The Fabelmans

Review by Hannah Strong @thethirdhan

Directed by

Steven Spielberg

Starring

Gabriel LaBelle Michelle Williams Paul Dano

Anticipation.

Spielberg on Spielberg! Finally!

Enjoyment.

Movie magic meets a portrait of familial disintegration.

In Retrospect.

A sweet but never cloying jaunt down Mr Spielberg’s memory lane.

Steven Spielberg weaves a tale about his childhood love of cinema and the relationship between his parents in this light but lovely mostly true story.

The pandemic seems to have been a period of introspection for some of our most revered filmmakers with the cine-memoir becoming a recurring theme. James Gray chose to make a film about his experience growing up in New York City during the turbulent 1970s in Armageddon Time, while Richard Linklater’s Houston childhood inspired his Rotoscope feature Apollo 10½. Now it’s the turn of Steven Spielberg, who charts his coming-of-age in Arizona and the dissolution of his parents’ marriage as counterpoint to his blossoming relationship with cinema. For a director whose entire career has engaged with the concept of storytelling and mythmaking, it’s fitting he would finally tackle his own life with this same playful perspicuity.

When we meet Sammy Fabelman, he’s queuing for his first ever trip to the cinema with his mother Mitzi (Michelle Williams) and father Burt (Paul Dano). Sammy is apprehensive about The Greatest Show on Earth, but his parents reassure him he’s about to have the most wonderful time. This might be the understatement of the century as Sammy is forever transformed by the experience, and when he returns home, all he wants to do is recreate what he saw on the screen. His dreamy, ditzy mother fully supports this, while his absent-minded but sharp father allows Sammy to make use of his video camera.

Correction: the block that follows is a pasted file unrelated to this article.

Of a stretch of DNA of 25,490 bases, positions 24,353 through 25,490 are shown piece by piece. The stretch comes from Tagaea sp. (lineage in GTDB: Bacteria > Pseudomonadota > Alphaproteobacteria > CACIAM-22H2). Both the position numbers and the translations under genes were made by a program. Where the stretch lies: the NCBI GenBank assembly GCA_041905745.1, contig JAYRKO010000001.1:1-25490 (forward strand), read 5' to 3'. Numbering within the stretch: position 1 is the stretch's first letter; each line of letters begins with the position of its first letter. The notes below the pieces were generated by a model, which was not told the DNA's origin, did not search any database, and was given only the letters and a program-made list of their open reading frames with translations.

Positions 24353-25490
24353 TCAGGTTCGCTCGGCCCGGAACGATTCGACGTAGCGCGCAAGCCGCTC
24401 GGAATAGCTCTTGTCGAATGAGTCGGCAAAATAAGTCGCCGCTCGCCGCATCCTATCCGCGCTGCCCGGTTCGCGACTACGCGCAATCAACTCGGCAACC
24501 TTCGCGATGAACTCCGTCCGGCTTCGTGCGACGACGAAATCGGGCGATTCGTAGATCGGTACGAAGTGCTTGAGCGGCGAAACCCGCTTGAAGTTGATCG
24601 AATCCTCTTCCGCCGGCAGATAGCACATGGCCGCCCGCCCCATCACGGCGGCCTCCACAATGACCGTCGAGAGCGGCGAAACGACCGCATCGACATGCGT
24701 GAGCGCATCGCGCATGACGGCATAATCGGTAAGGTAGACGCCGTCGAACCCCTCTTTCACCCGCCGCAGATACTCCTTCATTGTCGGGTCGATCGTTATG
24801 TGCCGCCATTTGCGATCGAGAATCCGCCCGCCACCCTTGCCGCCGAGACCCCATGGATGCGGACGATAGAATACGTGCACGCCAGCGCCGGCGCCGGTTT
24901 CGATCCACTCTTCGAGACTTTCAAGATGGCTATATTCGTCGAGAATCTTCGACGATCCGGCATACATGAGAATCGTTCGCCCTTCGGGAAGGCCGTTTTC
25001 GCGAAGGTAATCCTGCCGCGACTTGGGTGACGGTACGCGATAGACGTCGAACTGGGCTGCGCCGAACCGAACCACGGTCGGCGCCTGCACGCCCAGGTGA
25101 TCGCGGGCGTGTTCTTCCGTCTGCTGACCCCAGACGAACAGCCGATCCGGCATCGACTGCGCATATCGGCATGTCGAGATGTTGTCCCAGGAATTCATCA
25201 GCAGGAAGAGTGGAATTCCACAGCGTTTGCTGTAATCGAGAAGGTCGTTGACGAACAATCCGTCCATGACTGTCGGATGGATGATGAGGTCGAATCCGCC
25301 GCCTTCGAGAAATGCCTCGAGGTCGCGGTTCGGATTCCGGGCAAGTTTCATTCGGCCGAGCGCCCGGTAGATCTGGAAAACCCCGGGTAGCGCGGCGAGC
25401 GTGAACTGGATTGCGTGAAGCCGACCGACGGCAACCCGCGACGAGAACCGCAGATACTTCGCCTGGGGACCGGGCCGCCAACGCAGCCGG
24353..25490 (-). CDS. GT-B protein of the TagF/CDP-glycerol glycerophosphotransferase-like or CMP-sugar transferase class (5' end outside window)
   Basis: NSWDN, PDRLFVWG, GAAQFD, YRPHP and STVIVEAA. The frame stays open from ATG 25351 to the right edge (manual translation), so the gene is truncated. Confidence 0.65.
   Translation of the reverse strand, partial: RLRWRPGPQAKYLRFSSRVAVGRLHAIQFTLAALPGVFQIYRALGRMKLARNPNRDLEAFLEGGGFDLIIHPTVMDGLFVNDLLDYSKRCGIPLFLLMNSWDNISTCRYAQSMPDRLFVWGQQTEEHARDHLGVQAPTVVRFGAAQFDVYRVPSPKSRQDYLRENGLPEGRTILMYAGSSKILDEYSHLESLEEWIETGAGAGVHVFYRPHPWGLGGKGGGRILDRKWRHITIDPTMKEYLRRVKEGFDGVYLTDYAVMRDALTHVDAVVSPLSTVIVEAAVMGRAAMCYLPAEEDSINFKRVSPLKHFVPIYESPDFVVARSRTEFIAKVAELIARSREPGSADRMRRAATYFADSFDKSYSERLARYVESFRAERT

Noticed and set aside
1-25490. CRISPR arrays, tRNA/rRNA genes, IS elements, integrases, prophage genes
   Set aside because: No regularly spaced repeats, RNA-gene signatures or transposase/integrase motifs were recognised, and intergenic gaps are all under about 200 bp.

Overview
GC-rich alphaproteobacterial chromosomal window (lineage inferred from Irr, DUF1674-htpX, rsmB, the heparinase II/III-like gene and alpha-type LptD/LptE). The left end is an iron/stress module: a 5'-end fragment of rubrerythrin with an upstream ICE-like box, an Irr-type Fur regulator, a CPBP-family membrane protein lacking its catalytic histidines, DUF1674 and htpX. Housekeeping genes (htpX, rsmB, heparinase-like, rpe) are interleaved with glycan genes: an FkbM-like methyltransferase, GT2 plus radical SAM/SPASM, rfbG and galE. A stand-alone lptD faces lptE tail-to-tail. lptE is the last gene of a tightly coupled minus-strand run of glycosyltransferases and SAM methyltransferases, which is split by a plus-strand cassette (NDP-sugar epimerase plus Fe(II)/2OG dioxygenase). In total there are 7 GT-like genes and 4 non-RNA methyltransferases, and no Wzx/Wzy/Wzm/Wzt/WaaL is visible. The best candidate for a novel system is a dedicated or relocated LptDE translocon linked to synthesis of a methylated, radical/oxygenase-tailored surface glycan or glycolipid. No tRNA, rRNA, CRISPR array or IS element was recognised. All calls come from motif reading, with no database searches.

It’s Burt’s spiffy job with IBM which takes the Fabelmans to California, where Sammy struggles to fit in and is subject to antisemitic bullying. In these high school scenes we feel the undoubted political influence of Tony Kushner, who wrote the script with Spielberg following their collaboration on West Side Story in 2021. It does feel reminiscent of that film, or the likes of American Graffiti – it feels important to note that one of Sammy’s bullies is literally a jock called Chad. But Kushner and Spielberg capture it all with such wry earnestness, it’s never jarring.

When Sammy starts to date religious classmate Monica (Chloe East) the humour of their romantic tête-à-têtes is a highlight. So too are the scenes of Sammy and his friends creating their own movies – homemade war epics and westerns. Does Spielberg perhaps present himself as a preternaturally talented teen who was destined to go onto become the man he did? A little, but knowing the kid hyperfocused on home-made special effects and cutting together the perfect end of year class video would grow up to be one of the greatest filmmakers of all time, it’s difficult to argue too much with this nostalgic view of the past.

Meanwhile, bored by her suburban life and an absent husband, the flighty Mitzi gifts Sammy his creativity, but is presented as an intermittent presence in his life – one that perhaps Spielberg even now doesn’t fully understand. Williams is on fine form, though a little one-note, while Dano receives a chance to play a more sympathetic character than his usual typecasting. The Fabelmans clearly comes from a place of deep sincerity – while it might not be a particularly “deep” film, it is absolutely the Spielberg film about Becoming Spielberg that we’ve been waiting for, echoing the world of child-like wonder and the tenacity to manifest dreams that his whole career has centred around.

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Published 25 Jan 2023

Tags: Gabriel LaBelle Judd Hirsch Michelle Williams Paul Dano Seth Rogen Steven Spielberg

Anticipation.

Spielberg on Spielberg! Finally!

Enjoyment.

Movie magic meets a portrait of familial disintegration.

In Retrospect.

A sweet but never cloying jaunt down Mr Spielberg’s memory lane.

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